Prime Minister Justin Trudeau announced on Sunday the House of Commons will be recalled on Tuesday at 12 p.m. in order to pass emergency legislation to help fight COVID-19.
Trudeau made the announcement from Rideau Cottage, where he is currently in self-isolation.
Trudeau said this will allow the government to “put their plan into motion,” including up to $82 billion in support for families, workers and businesses impacted by the pandemic.
“I know that together we can protect Canadians, save jobs and set the groundwork for our economy to rebound after this crisis,” he said.
According to a news release, the House of Commons has been recalled on 12 other occasions, the last time being in September of 1992.
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Speaking at a press conference on Sunday, Government House Leader Pablo Rodriguez said around 30 members of Parliament proportionate to each party will be present on Tuesday.
“We are all working together in the best interest of Canadians,” Rodriguez said.
Rodriguez said there will be 14 Liberal MPs, 11 Conservatives, three Bloc Quebecois members and three NDP.
In a tweet on Sunday, former Green Party leader Elizabeth May said MP Jenica Atwin will drive from Fredericton to Ottawa to represent the party.
In a series of tweets on Sunday, Conservative Leader Andrew Scheer confirmed a small number of Tory MPs will return to Ottawa on Tuesday to “adopt the government’s emergency economic measures.”
“It’s essential that we support Canadians who are struggling as a result of this crisis.,” he wrote.
According to House of Commons procedure rules, there must be a minimum of 20 MPs in the House for business to proceed.
According to Rodriguez, the session is expected to last around 4.5 hours, and will include time for members to ask questions.
He said, though, that it won’t be a regular Question Period.
Earlier this week, Trudeau said the government will provide up to $27 billion in support to Canadian workers and businesses and $55 billion to help meet liquidity needs of Canadian businesses and households through tax deferrals.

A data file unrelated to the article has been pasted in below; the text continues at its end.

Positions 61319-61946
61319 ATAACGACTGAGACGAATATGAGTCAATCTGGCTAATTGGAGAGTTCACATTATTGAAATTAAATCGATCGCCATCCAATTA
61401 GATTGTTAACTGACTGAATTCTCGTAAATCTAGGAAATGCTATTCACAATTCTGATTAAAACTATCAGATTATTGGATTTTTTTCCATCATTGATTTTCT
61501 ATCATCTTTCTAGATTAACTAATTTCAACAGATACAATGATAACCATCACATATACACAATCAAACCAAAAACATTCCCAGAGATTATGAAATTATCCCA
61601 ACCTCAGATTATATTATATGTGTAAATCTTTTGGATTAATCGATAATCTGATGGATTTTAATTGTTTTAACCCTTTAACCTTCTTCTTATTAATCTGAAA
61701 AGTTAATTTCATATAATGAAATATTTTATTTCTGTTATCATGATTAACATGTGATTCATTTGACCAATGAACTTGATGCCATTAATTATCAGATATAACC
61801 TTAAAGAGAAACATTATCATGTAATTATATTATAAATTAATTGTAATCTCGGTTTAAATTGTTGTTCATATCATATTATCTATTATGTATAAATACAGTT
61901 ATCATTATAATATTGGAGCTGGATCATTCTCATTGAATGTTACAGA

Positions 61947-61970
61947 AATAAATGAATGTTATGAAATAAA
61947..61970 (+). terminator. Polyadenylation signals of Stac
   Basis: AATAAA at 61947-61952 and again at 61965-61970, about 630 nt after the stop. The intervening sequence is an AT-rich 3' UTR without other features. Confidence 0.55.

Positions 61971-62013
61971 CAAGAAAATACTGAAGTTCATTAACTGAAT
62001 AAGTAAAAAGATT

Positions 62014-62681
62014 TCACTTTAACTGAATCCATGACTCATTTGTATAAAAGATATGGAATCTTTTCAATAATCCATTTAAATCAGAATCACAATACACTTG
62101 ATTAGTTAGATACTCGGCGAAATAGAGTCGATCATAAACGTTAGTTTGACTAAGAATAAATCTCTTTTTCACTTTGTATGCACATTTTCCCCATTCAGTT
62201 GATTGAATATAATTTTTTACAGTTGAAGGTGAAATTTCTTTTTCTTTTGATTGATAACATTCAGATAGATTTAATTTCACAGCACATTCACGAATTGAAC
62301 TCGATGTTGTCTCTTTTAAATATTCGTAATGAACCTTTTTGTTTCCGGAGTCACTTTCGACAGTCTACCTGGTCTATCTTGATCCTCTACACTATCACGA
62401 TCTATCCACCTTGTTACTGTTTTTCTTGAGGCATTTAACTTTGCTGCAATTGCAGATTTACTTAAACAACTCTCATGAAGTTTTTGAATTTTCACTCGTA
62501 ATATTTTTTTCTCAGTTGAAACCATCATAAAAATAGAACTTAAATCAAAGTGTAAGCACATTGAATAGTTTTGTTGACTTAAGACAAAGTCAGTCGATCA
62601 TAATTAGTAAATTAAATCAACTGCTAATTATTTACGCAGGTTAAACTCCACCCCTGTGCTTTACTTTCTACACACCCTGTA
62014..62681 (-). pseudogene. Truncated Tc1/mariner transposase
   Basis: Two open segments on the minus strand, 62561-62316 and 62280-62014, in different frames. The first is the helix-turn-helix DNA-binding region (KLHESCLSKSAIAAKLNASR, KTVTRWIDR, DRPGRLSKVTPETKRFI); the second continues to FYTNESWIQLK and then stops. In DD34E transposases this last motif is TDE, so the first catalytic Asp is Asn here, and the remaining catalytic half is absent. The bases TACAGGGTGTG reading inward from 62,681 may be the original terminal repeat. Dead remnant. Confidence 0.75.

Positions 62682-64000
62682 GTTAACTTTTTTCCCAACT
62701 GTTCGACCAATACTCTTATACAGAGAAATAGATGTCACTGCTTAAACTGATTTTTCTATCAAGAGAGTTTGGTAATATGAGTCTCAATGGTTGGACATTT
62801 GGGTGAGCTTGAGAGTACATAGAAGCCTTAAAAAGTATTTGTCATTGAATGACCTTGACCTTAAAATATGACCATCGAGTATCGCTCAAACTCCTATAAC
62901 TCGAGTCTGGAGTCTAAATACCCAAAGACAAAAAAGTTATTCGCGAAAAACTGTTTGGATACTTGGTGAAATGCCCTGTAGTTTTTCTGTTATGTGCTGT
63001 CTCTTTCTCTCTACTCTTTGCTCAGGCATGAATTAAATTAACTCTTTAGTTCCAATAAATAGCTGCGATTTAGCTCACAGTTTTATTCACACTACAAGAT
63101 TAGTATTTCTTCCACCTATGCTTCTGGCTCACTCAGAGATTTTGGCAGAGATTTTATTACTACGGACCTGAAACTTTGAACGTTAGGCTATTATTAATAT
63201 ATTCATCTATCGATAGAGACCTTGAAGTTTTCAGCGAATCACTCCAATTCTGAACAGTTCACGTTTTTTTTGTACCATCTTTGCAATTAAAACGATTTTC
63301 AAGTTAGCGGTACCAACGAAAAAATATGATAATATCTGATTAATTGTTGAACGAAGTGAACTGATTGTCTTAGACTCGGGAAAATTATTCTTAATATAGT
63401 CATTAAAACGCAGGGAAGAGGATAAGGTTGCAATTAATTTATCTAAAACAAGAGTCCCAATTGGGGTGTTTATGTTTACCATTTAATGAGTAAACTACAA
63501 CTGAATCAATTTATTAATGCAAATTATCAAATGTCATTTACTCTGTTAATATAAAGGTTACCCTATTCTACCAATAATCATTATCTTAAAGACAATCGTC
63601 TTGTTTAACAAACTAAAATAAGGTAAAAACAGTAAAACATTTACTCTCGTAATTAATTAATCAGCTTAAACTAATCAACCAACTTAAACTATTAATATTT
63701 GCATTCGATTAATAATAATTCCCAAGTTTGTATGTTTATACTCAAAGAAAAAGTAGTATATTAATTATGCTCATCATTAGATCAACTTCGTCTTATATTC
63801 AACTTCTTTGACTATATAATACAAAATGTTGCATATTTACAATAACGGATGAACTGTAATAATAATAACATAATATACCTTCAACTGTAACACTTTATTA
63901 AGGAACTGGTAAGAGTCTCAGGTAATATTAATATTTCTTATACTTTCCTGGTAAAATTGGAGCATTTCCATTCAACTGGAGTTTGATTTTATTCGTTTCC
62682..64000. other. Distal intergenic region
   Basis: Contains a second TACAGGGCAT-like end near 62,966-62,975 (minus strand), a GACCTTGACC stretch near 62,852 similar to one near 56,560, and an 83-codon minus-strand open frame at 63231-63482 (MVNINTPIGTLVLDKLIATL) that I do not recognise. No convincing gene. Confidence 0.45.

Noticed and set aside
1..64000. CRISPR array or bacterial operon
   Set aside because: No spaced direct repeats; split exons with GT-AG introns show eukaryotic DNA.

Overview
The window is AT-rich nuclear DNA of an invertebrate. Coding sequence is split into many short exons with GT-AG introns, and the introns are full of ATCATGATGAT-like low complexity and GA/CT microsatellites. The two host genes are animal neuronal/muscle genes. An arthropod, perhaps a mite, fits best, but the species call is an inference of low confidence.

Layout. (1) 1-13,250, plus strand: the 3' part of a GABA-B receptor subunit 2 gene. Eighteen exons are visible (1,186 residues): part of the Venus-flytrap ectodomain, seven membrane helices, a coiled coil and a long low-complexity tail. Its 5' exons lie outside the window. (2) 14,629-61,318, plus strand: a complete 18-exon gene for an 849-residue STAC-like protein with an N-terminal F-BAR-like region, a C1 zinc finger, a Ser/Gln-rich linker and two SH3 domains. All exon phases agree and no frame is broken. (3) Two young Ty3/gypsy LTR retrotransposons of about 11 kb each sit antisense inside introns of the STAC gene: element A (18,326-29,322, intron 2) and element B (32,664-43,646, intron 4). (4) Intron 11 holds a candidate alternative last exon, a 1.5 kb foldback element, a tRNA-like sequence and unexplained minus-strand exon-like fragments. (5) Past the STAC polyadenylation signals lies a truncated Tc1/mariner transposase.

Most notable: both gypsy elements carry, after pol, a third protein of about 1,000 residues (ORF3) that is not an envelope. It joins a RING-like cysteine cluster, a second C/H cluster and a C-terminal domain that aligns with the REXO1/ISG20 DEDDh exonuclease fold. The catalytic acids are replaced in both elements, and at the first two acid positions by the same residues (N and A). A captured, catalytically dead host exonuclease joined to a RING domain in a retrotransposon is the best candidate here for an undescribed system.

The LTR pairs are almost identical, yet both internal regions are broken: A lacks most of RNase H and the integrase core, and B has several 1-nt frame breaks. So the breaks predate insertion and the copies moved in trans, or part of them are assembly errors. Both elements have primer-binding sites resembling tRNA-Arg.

Trudeau on Sunday said those measures are “only a very first step.”
“We are looking now at what those next steps are to ensure that our economy is able to pick up against once we’re through this, whether it takes weeks or months — It is likely to take months before we’re fully through this,” he said.
On Saturday Trudeau reported the government is also working with commercial airlines in order to repatriate Canadians stranded abroad by the pandemic.
Trudeau said the government is working with international partners to help the largest number of Canadians as possible, but said they would not be able to repatriate everyone seeking assistance.
Speaking at a press conference on Saturday, Canada’s Foreign Affairs Minister Francois-Philippe Champagne said officials have been working “around the clock” and have been in touch with “hundreds of thousands” of Canadians abroad.
Champagne also tweeted late Saturday night that he has been speaking with his counterparts in Australia, Brazil, Germany, Morocco, Peru, Turkey and the United Kingdom about how to safely repatriate citizens abroad, including those stuck on cruise ships.
On Wednesday, Canada’s borders were shut to most foreign travellers in an attempt to stem the spread of the virus.
The closures extended to Canada’s land border with the U.S. on Friday at midnight, banning all non-essential traffic.
According to the Public Health Agency of Canada and provincial governments, there are 1,323 confirmed cases of COVID-19 in Canada, with the majority reported in Ontario and B.C.
In Canada, 19 people have died from COVID-19.